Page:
1. Dive with an evenly matched buddy, and conform to the level of the least capable
2. Weight yourself correctly (positively buoyant at surface) even after exhalation.
3. Do not hyperventilate to excess.
4. One up/ One down – diving with constant visual contact. When conditions allow each
diver should have a flag.
5. Maintain close, direct supervision of any freediver for no less than 30
seconds after he surfaces.
6. Make your minimum surface interval twice the duration of your dive time.
7. Do not take every dive to its limit. Maintain a reserve.
8. Review, practice and discuss how to recognize and handle blackouts
and near blackouts.
1. Get victim to surface immediately. Establish positive buoyancy for the both of you.
2. For a witnessed blackout; remove mask and snorkel, blow on face-eyes, stimulate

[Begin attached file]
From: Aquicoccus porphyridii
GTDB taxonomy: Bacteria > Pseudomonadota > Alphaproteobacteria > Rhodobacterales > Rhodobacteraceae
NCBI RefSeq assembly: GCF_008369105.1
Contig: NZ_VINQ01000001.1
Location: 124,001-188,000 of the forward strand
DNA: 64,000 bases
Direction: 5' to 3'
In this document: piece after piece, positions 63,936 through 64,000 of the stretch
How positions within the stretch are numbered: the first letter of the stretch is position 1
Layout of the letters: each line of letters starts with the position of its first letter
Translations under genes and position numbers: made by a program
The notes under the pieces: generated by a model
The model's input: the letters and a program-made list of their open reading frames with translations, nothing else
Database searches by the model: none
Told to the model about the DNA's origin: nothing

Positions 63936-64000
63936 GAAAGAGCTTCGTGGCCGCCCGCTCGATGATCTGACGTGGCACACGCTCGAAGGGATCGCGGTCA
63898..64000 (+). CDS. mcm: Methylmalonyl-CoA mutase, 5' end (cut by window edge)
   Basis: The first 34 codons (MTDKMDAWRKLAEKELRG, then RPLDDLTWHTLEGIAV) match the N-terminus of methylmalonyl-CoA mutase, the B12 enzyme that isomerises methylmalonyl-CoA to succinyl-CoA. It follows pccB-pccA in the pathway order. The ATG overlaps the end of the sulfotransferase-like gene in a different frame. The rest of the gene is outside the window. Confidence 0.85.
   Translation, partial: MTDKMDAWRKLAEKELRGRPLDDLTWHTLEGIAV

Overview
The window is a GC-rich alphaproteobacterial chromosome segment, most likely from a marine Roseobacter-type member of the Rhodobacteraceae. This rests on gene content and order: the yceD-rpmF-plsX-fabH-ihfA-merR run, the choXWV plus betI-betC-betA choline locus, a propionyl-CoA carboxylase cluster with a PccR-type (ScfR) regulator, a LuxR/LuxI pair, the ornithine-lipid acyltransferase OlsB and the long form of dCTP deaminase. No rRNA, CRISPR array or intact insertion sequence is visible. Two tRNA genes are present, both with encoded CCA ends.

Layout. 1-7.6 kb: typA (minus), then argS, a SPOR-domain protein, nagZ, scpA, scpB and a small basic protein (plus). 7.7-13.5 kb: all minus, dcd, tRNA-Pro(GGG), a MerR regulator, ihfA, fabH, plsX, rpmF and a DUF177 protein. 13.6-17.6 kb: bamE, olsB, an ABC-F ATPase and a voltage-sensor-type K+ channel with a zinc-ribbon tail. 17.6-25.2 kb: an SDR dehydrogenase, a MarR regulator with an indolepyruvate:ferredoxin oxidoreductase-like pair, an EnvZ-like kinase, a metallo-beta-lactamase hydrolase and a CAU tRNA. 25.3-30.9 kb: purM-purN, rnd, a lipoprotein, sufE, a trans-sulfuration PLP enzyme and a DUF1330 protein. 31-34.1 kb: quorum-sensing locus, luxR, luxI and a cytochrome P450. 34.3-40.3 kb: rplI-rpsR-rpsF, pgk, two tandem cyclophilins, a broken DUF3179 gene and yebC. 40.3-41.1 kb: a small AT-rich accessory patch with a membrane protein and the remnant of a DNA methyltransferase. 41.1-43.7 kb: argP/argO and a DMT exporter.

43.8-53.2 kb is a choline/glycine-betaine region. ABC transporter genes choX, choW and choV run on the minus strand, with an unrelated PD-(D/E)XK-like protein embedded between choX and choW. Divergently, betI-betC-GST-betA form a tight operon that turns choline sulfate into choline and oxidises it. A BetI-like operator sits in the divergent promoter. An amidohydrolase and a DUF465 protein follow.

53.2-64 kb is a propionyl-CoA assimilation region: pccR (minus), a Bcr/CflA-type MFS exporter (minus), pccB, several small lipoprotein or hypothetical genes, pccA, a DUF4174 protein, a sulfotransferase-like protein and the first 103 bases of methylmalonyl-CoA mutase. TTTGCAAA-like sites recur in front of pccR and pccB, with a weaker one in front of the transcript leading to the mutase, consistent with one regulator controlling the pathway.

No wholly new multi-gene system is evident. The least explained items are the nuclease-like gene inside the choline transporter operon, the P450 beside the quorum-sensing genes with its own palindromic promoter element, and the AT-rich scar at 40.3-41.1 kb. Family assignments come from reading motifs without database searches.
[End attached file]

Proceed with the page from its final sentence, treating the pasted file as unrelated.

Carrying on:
face with a few taps, vocalize encouragement to breathe, otherwise open the airway
and begin immediate rescue breathing. 1 breath every 5 seconds
3. Get victim to land or boat ASAP, manage ABCDs (airway-breathing-circulation-deadly
bleeding) start CPR with O2, 30 compressions to 2 ventilation’s, as needed.
4. If evacuation from water is prolonged, monitor Airway & Breathing and provide
rescue breathing (1 breath every 5 sec.) during transport if needed.
5. Seek help from EMS (emergency medical services) 911, or hail the Coast Guard on
Channel 16 on VHF radio.
6. After a SWB, STOP diving and immediately seek medical evaluation.
The Freedivers Recover Vest
Make sure to read these two articles and also check out Dr. Terry Mass and Oceanic Safety Systems website www.oceanicss.com
The Freedivers Recovery Vest (PDF)
The Case for a Device to manage Freediver blackout (PDF)
DiveWise – A Freediving Education Initiative
Here is another source for freedive safety education and information www.divewise.org